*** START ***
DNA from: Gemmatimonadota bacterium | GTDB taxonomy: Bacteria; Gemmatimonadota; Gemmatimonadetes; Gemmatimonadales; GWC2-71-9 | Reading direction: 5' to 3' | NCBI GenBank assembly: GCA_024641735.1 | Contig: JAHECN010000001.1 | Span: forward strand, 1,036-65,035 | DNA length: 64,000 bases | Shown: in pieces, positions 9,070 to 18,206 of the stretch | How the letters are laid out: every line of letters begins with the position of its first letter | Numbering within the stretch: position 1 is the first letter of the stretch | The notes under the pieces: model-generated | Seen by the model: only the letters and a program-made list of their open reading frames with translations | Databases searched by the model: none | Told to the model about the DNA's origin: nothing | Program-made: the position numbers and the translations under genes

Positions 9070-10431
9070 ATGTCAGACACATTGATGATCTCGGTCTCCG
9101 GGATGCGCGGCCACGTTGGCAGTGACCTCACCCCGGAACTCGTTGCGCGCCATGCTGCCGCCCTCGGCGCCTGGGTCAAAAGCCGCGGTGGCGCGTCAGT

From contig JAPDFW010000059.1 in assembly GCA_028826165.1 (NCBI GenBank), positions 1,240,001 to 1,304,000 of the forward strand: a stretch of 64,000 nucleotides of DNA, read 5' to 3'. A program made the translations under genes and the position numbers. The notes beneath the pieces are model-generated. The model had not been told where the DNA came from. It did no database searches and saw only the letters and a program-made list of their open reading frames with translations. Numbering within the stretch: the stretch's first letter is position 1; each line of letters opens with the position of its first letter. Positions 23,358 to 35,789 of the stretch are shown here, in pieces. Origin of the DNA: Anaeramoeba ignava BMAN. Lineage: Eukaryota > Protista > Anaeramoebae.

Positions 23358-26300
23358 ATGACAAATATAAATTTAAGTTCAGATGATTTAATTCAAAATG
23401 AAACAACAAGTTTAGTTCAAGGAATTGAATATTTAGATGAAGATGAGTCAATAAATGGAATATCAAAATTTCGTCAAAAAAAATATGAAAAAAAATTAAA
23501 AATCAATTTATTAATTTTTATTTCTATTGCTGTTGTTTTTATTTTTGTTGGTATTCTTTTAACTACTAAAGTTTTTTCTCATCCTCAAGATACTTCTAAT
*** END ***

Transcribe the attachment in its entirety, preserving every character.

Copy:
DNA from: Gemmatimonadota bacterium | GTDB taxonomy: Bacteria; Gemmatimonadota; Gemmatimonadetes; Gemmatimonadales; GWC2-71-9 | Reading direction: 5' to 3' | NCBI GenBank assembly: GCA_024641735.1 | Contig: JAHECN010000001.1 | Span: forward strand, 1,036-65,035 | DNA length: 64,000 bases | Shown: in pieces, positions 9,070 to 18,206 of the stretch | How the letters are laid out: every line of letters begins with the position of its first letter | Numbering within the stretch: position 1 is the first letter of the stretch | The notes under the pieces: model-generated | Seen by the model: only the letters and a program-made list of their open reading frames with translations | Databases searched by the model: none | Told to the model about the DNA's origin: nothing | Program-made: the position numbers and the translations under genes

Positions 9070-10431
9070 ATGTCAGACACATTGATGATCTCGGTCTCCG
9101 GGATGCGCGGCCACGTTGGCAGTGACCTCACCCCGGAACTCGTTGCGCGCCATGCTGCCGCCCTCGGCGCCTGGGTCAAAAGCCGCGGTGGCGCGTCAGT

From contig JAPDFW010000059.1 in assembly GCA_028826165.1 (NCBI GenBank), positions 1,240,001 to 1,304,000 of the forward strand: a stretch of 64,000 nucleotides of DNA, read 5' to 3'. A program made the translations under genes and the position numbers. The notes beneath the pieces are model-generated. The model had not been told where the DNA came from. It did no database searches and saw only the letters and a program-made list of their open reading frames with translations. Numbering within the stretch: the stretch's first letter is position 1; each line of letters opens with the position of its first letter. Positions 23,358 to 35,789 of the stretch are shown here, in pieces. Origin of the DNA: Anaeramoeba ignava BMAN. Lineage: Eukaryota > Protista > Anaeramoebae.

Positions 23358-26300
23358 ATGACAAATATAAATTTAAGTTCAGATGATTTAATTCAAAATG
23401 AAACAACAAGTTTAGTTCAAGGAATTGAATATTTAGATGAAGATGAGTCAATAAATGGAATATCAAAATTTCGTCAAAAAAAATATGAAAAAAAATTAAA
23501 AATCAATTTATTAATTTTTATTTCTATTGCTGTTGTTTTTATTTTTGTTGGTATTCTTTTAACTACTAAAGTTTTTTCTCATCCTCAAGATACTTCTAAT